Friday, March 06, 2009


From Vienna I took the train to Győr, a medium sized city halfway between Vienna and Budapest in Hungary’s Northwest. I met my friends there and took a stroll through the darkened city centre, taking in the baroque buildings. Then it was off to Tata, Gergo’s hometown. With a beautiful old castle and lake (which was entirely frozen), it’s a pretty town and I took in most of the sites the next day.

What stands out most about Hungary is its hospitality, with the beautifully cheesy irony that you will never be hungry in Hungary (Contrary to local claims that ‘hungry-Hungary’ jokes are overused and not amusing, it is quite clear that they are=) ). From the moment I arrived I was fed food and endless shots of homemade palinka (a strong brandy made from fruits, similar to schnapps).

I was thoroughly educated in the benefits of palinka, as related to me by my friend’s parents: a shot to prepare for the meal; a shot to compliment the meal; a shot to finish the meal; a shot to help the digestion; a shot to aid sleep; a shot to warm one up; and, my all time favourite, the breakfast shot, to wake one up. It’s good for your health, apparently. I also got to try some interesting dishes, all good: rabbit stew with macaroni and sour cream; the strangely addictive duck fat on bread with salt and spicy paprika powder; and, of course, Goulash.

From Tata we took a trip to the very Soviet looking Tatabanya, a town dominated by grey apartment blocks. It boasts a brilliant giant bird statue though, which looks out over the town.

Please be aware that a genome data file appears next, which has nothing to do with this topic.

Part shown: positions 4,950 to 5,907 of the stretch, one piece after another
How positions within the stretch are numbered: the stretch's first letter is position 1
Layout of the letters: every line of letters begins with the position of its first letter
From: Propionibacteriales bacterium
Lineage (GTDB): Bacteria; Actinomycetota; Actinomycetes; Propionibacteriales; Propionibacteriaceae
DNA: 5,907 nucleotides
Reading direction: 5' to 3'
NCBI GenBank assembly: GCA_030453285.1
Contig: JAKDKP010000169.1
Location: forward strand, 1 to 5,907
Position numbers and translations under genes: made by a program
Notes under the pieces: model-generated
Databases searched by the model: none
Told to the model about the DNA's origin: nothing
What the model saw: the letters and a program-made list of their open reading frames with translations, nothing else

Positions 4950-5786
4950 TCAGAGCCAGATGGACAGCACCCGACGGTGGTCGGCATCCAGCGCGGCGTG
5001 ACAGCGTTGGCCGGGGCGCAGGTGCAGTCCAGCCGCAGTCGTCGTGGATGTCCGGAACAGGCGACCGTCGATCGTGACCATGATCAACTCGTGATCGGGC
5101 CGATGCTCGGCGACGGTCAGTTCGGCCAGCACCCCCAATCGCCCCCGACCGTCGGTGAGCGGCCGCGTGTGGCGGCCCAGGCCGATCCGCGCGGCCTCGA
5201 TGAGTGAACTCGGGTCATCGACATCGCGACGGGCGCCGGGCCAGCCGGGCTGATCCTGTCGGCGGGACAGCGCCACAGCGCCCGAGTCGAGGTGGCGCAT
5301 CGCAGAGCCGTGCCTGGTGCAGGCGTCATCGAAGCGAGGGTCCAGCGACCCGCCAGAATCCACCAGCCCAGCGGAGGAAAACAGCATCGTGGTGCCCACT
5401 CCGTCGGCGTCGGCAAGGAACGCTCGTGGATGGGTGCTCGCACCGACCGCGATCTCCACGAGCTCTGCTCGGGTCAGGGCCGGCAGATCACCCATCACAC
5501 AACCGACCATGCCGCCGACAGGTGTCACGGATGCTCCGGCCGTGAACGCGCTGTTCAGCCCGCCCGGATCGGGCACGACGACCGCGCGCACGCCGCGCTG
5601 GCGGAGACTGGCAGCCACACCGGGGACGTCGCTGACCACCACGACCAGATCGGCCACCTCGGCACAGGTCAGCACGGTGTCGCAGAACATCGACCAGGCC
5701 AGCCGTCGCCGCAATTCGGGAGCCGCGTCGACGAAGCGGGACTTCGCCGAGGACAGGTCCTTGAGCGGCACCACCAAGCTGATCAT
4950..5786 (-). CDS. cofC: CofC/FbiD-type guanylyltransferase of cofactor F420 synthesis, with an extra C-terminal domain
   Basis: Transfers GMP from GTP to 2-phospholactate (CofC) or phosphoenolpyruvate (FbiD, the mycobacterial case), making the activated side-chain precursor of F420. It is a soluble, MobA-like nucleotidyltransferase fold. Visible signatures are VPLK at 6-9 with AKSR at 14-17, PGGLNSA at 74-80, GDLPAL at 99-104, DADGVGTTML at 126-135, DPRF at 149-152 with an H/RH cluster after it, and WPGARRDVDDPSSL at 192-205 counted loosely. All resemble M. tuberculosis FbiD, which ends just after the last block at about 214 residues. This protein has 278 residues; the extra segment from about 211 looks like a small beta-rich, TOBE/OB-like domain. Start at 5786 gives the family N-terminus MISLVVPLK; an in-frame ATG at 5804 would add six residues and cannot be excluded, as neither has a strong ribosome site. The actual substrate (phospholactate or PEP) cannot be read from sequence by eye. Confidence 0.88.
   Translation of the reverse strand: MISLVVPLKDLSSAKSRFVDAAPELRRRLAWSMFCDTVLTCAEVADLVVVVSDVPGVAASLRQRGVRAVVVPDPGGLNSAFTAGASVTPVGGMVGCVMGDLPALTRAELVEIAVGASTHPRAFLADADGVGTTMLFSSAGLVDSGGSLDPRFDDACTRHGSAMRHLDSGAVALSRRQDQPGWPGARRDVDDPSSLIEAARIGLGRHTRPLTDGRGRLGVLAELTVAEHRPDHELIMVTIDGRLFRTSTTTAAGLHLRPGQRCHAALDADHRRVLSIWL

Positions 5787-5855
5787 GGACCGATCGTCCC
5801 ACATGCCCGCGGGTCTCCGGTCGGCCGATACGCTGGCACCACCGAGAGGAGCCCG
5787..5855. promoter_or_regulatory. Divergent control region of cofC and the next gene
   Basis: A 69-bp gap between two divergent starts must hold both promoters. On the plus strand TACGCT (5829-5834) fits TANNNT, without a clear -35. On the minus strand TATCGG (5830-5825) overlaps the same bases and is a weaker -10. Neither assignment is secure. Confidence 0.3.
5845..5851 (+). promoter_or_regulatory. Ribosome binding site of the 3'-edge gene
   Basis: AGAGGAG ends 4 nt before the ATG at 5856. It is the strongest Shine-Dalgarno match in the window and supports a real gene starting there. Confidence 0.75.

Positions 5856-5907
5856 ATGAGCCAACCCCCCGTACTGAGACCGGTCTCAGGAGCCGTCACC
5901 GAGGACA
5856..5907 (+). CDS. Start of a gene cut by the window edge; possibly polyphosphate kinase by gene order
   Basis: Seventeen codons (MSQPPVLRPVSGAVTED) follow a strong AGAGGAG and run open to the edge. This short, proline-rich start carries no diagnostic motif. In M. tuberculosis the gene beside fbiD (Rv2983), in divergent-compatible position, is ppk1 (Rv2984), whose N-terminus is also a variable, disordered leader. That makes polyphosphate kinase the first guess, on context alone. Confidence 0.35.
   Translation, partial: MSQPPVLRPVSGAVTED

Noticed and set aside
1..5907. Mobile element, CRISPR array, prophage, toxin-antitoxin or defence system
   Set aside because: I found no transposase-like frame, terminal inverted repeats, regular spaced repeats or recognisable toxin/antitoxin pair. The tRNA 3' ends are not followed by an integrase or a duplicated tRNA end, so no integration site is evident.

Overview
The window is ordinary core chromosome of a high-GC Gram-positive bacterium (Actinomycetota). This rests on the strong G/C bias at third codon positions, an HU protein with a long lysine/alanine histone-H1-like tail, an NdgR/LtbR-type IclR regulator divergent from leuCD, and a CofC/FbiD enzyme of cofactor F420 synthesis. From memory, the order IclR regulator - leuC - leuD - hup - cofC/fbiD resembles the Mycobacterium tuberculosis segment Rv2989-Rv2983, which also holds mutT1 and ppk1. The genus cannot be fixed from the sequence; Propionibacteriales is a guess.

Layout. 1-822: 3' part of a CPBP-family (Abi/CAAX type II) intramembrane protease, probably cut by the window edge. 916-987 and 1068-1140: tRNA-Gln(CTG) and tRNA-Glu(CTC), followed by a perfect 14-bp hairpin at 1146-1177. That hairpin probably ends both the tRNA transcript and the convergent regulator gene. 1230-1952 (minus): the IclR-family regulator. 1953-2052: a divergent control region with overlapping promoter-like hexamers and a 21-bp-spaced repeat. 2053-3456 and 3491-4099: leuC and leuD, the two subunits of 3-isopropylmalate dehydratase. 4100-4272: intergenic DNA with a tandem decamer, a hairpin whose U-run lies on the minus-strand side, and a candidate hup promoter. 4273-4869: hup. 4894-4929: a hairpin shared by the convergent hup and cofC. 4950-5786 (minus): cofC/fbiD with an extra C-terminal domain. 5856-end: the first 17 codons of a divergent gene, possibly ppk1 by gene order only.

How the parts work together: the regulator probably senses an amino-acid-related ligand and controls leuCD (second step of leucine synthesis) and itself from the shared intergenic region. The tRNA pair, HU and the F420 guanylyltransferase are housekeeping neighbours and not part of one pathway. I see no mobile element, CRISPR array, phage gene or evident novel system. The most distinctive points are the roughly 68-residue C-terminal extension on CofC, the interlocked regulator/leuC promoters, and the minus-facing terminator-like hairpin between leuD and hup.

On the way to Budapest, we took a road trip along the Danube to some towns well worth visiting:

Ezstergom- Ezstergom, the very beautiful former capital and one of the oldest towns in Hungary. Ezstergom has a fascinating history based on its many battles and invasions, and has a stunning basilica (the largest in Hungary).

Visegrad- most famous for its ancient hill-top castle, the remnants of the summer palace of King Matthias. Thankfully not a taxing climb to the top, which gives a stunning view over the Danube.

Szentendre- is a very pretty and arty barqoue town close to Budapest.

I arrived in Budapest on New Year’s Eve. Budapest is a top city, and I was lucky enough to see it with locals. The two sides of the city, Buda and Pest, are split by the Danube river. It’s a city packed with history, culture and nightlife. It’s also very cheap by European standards. New Year’s Eve began with a trip to the horse races, and ended with a house party. I was given a ghetto tour the next day, to see the ‘underside of Budapest’. With endless grey apartment blocks and the overwhelming presence of dog faeces, I almost felt like I was in North Dublin.

Highlights; the cellar dive bars, Hungary’s version of a Wild West saloon; general wanderings around the city, taking in the architecture, parks, castles and giant outdoor skating rink; paprika.

Downsides: Unicum

I left Budapest bruised, exhausted and with the longest running hangover of my life, but it was worth it.

Many thanks to all my hosts in Hungary, I’ll be back =)

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